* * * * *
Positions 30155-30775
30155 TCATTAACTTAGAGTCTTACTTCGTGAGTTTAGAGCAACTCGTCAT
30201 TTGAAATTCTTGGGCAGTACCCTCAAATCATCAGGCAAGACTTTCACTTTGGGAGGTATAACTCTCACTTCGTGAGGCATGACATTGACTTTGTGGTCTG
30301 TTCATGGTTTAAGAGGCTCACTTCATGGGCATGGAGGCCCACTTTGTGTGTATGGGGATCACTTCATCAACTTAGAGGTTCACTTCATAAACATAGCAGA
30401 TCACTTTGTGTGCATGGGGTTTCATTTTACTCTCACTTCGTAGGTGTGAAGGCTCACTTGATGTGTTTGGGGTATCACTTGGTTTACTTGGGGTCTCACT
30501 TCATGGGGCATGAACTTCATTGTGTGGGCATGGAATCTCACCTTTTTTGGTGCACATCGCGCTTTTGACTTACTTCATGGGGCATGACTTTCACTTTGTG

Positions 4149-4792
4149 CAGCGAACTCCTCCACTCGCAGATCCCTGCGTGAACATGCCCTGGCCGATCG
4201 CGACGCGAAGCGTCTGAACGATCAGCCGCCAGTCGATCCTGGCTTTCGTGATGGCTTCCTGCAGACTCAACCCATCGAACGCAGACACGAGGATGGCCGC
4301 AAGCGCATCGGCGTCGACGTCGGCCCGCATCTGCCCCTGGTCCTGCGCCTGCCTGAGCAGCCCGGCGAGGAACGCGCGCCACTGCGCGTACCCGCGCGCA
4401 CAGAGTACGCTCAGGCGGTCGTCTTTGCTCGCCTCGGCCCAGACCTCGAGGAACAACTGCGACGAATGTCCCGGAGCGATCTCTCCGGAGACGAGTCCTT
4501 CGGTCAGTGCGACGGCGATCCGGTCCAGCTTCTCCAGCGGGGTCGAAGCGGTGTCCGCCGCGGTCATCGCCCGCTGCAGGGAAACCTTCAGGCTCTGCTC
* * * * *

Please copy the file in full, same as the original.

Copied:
Positions 30155-30775
30155 TCATTAACTTAGAGTCTTACTTCGTGAGTTTAGAGCAACTCGTCAT
30201 TTGAAATTCTTGGGCAGTACCCTCAAATCATCAGGCAAGACTTTCACTTTGGGAGGTATAACTCTCACTTCGTGAGGCATGACATTGACTTTGTGGTCTG
30301 TTCATGGTTTAAGAGGCTCACTTCATGGGCATGGAGGCCCACTTTGTGTGTATGGGGATCACTTCATCAACTTAGAGGTTCACTTCATAAACATAGCAGA
30401 TCACTTTGTGTGCATGGGGTTTCATTTTACTCTCACTTCGTAGGTGTGAAGGCTCACTTGATGTGTTTGGGGTATCACTTGGTTTACTTGGGGTCTCACT
30501 TCATGGGGCATGAACTTCATTGTGTGGGCATGGAATCTCACCTTTTTTGGTGCACATCGCGCTTTTGACTTACTTCATGGGGCATGACTTTCACTTTGTG

Positions 4149-4792
4149 CAGCGAACTCCTCCACTCGCAGATCCCTGCGTGAACATGCCCTGGCCGATCG
4201 CGACGCGAAGCGTCTGAACGATCAGCCGCCAGTCGATCCTGGCTTTCGTGATGGCTTCCTGCAGACTCAACCCATCGAACGCAGACACGAGGATGGCCGC
4301 AAGCGCATCGGCGTCGACGTCGGCCCGCATCTGCCCCTGGTCCTGCGCCTGCCTGAGCAGCCCGGCGAGGAACGCGCGCCACTGCGCGTACCCGCGCGCA
4401 CAGAGTACGCTCAGGCGGTCGTCTTTGCTCGCCTCGGCCCAGACCTCGAGGAACAACTGCGACGAATGTCCCGGAGCGATCTCTCCGGAGACGAGTCCTT
4501 CGGTCAGTGCGACGGCGATCCGGTCCAGCTTCTCCAGCGGGGTCGAAGCGGTGTCCGCCGCGGTCATCGCCCGCTGCAGGGAAACCTTCAGGCTCTGCTC